Thursday, May 08, 2014
The next phase – headed for lung transplant
I’ve put off writing this blog for days. I’ve had so much to do, but that is only part of it. I’ve been on an emotional roller coaster that would be enough to turn anyone’s stomach. I just couldn’t do it.
But, like so many things in my life, I need to do it, whether I want to or not.
I need to do it for me because writing is therapeutic for me. I need to do it because I’ve been so blessed by the outpouring of support from friends around the world. It simply isn’t possible for me to return all of the messages, texts, phone calls etc. I want you all to know what is happening in hopes you’ll continue to offer that support and prayer, whether I can talk to you just now or not. Lastly, I need to do it because I am committed to putting a face on Hermansky-Pudlak Syndrome (HPS). I don’t know how my words on this blog might be used one day, but I hope that they are somehow. I hope people beyond the HPS community begin to understand us, our journey and our need for their help to find a cure.
I knew I wasn’t going to get good news at NIH, but I honestly didn’t think it would be such bad news. The cough that has troubled me for two years now was worse. It got so bad that, if my bladder wasn’t empty, I’d wet my pants from coughing. If I coughed after eating, I’d throw up the food. Bruises started appearing on my stomach, I think from the force of the coughing. I thought it seemed more like asthma than pulmonary fibrosis. Some days I’d find it hard to walk up and down the stairs to do laundry, while the next day it would seem effortless. The cough would get worse, then better, then worse. It just seemed like things varied too much to be the steady progression of pulmonary fibrosis.
Well, I was half right.
My asthma was indeed out of control. I’d been to the doc about it in Feb. but no changes were made in my medication. I think it was chalked up to progressing pulmonary fibrosis, which frustrated me. In March I saw Dr. Seward. He can’t run tests like my home doctors can since I come from so far away, but he had given me some Codine that helped the cough a lot. I was afraid to take too much of it though, so tried to only take it at night so I could get some sleep.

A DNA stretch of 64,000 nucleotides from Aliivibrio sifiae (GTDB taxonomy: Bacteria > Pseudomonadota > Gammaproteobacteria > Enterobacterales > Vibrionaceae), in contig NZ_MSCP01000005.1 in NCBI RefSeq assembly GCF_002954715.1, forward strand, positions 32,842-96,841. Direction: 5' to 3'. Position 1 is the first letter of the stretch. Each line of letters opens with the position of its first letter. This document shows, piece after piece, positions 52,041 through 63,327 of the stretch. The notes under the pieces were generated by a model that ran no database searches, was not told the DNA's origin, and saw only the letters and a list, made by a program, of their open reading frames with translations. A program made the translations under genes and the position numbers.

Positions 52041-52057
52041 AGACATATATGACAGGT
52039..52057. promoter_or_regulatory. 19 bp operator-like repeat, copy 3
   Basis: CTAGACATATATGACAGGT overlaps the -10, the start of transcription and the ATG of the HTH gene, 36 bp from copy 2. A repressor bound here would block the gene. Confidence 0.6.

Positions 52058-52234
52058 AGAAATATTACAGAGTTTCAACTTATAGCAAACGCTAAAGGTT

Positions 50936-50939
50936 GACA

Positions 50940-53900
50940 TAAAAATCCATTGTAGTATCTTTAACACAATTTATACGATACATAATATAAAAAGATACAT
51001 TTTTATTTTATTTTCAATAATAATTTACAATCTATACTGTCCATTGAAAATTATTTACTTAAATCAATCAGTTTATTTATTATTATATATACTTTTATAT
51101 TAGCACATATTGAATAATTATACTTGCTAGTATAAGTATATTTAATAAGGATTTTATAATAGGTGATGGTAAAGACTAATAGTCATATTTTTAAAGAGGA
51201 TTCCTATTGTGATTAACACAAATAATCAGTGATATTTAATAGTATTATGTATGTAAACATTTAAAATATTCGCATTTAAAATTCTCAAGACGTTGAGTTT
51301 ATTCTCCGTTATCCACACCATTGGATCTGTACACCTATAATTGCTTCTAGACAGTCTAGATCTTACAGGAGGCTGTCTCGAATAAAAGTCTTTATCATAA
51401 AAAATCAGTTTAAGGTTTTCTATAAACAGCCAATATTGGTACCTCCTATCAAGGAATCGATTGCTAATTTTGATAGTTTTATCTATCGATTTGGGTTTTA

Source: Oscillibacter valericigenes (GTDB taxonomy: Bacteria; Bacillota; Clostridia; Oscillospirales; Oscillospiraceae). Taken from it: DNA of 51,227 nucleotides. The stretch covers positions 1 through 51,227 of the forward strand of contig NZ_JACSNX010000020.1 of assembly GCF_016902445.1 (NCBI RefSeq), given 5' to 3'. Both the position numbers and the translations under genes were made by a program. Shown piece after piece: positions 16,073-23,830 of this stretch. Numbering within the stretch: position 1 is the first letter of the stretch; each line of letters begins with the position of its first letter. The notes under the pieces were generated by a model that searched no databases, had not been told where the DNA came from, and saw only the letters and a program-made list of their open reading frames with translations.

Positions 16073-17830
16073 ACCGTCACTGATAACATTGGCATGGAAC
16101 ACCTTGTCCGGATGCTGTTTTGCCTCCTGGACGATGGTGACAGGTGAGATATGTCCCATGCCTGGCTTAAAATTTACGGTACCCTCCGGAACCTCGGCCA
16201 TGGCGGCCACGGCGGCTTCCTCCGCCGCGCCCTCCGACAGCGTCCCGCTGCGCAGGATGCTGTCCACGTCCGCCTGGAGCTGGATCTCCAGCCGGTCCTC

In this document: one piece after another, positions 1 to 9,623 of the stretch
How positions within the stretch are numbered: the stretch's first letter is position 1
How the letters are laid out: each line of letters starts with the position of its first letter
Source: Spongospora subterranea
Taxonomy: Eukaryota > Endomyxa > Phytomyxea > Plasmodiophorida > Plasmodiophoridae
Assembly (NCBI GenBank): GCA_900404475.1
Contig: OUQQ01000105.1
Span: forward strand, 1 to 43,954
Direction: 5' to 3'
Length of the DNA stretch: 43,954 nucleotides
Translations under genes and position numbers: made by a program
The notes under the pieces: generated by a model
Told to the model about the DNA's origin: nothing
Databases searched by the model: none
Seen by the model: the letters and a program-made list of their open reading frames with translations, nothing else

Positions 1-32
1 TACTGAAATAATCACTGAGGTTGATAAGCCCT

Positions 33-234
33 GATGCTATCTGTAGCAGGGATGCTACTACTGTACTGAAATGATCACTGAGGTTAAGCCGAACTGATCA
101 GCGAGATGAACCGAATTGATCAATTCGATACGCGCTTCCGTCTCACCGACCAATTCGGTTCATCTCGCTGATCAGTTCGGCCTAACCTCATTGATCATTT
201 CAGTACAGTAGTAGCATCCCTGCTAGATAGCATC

The violent coughs continued and I grew anxious about my NIH trip. I didn’t see how this violent coughing could not be doing some kind of damage to my lungs. I had a feeling the CT would show advancement.
By the time I arrived at NIH I was a basket case. I was so nervous about what they would find, and what implications it might have for my life that finally seemed settled and together and really happy. I was such a nervous wreck I totally botched the first round of pulmonary function tests.
By Tuesday Kevin was adjusting my asthma medications and it seemed like things were getting better. I think we all thought that if there were advancement, it would be slight. The problem was the asthma. But, when the CT scan came back, it showed a lot of progression for a year’s time. Everyone seemed surprised by the rate of progression, which scares the pants off me. I think most of it probably occurred in the last six months when the cough got really bad, but of course I’ll never know that for sure.
We repeated the pulmonary function tests and while they were better than the ones from the first day, they were not great. While my FVC remains relatively okay (slightly below normal) my DLCO is low at 50. Mind you, it has been 50 for some time now, so I’m puzzled as to why I need oxygen now. Yet, that’s the case.
Oxygen was the second shock. When I’m sitting my oxygen saturation is okay, but as soon as I start to move, it falls. I’ve been walking the dog two to three miles a day. Yes, I felt winded, but thought it was because I was so out of shape. I did suspect something as all that walking never got easier over time. Usually, when you start exercising more, your endurance grows. For me, it never did.
The whole thing seems like a bad dream. This may sound silly, but all these years that I’ve expected this to happen, and all of these years that it didn’t, finally had me somewhat relaxed about making long term plans. For years I was afraid to think of anything beyond six months or a year seriously for fear things would change, my life would change, and I’d have to mourn the loss of expectations and dreams. It was easier not to get too attached to them. It was as if I thought that if I kept an eye on the freight train coming down the track to hit me, it would somehow move slower. I had finally started to let go of that kind of thinking. I made some plans and commitments recently that were long term for the first time in a long time, and I was happy.
Now, my life is turning upside down. I’m trying to move near a transplant center as fast as I can. My insurance won’t cover this, so I have to figure out new insurance, a new social services structure, find a new place to live, and get rid of almost every possession I have just to hold onto the hope that a transplant is possible for me. It might not be, and even if it is, I might not make it to get one.
I have cried, sobbed, been numb etc. but mostly I feel overwhelmed.